We can create our new guard for our new user type by appending another array into the Guards array.

As you can see, this time we will set up a guard called “admin” which correlates with the App\Admin.php model we set up in the previous step where I defined $guard="admin". I will use the session driver and the admins provider.

We need to also set up the admins provider and you can see i did that in the providers array. I linked this provider to my App\Admin::class model (make sure to get that ::class syntax on the end). For the most part you can always use the eloquent driver. Your other option would be “query_builder” but I don’t see much use to use it unless you were going rogue and had decided to use a different ORM other than eloquent in your project.

So now our guard for admins works. Laravel knows how to authenticate against it. We will be using this guard a lot going forward and you will understand its purpose better as you see how we use guards to declare many aspects of authentication in Laravel.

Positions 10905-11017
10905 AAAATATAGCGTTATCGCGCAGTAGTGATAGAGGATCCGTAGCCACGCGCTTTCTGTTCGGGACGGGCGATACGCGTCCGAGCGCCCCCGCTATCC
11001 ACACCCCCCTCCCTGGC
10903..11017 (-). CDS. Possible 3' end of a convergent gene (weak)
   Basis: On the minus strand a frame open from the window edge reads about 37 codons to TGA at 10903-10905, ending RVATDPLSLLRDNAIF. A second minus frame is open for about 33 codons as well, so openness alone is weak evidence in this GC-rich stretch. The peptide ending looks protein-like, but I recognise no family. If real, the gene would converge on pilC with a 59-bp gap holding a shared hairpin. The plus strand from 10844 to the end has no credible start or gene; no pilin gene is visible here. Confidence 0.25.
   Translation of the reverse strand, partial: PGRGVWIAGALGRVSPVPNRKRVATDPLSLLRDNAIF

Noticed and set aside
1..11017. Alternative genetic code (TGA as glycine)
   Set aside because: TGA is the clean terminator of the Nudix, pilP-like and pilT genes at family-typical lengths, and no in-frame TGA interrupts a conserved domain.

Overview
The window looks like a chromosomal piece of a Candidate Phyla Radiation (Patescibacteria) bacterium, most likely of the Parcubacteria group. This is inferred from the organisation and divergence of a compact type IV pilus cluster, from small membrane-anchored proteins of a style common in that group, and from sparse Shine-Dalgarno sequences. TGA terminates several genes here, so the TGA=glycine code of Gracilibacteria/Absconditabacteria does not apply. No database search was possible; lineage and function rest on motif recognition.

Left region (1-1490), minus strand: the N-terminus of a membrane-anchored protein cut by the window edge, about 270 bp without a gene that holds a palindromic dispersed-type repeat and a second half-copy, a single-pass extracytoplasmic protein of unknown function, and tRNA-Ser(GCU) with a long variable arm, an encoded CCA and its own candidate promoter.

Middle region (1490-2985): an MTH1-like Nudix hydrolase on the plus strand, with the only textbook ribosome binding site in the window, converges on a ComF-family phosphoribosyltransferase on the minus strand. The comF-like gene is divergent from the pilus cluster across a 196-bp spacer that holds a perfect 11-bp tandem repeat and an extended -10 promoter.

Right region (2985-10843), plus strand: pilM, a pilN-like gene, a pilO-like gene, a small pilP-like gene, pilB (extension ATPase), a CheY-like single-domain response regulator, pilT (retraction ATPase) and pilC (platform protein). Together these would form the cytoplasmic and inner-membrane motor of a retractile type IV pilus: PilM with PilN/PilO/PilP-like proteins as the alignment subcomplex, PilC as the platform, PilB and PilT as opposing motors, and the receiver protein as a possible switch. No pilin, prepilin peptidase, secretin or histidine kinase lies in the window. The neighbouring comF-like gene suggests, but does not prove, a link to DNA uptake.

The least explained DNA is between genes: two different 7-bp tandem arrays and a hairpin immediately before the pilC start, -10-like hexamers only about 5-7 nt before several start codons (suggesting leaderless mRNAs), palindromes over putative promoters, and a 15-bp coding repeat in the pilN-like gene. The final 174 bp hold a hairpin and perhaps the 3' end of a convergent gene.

Testing It

We can test our functionality right now by creating a new view for our admins dashboard. This would represent a page that admin users have access to and customers do not have access to. We will protect it with our new guard so that only admins have access to it.

In your routes/web.php file, lets create a new route. We will put the url as /admin and link it to the AdminController@index.

Now we need to make an AdminController with an index method. To do this, I will simply duplicate the HomeController that already exists and rename it AdminController.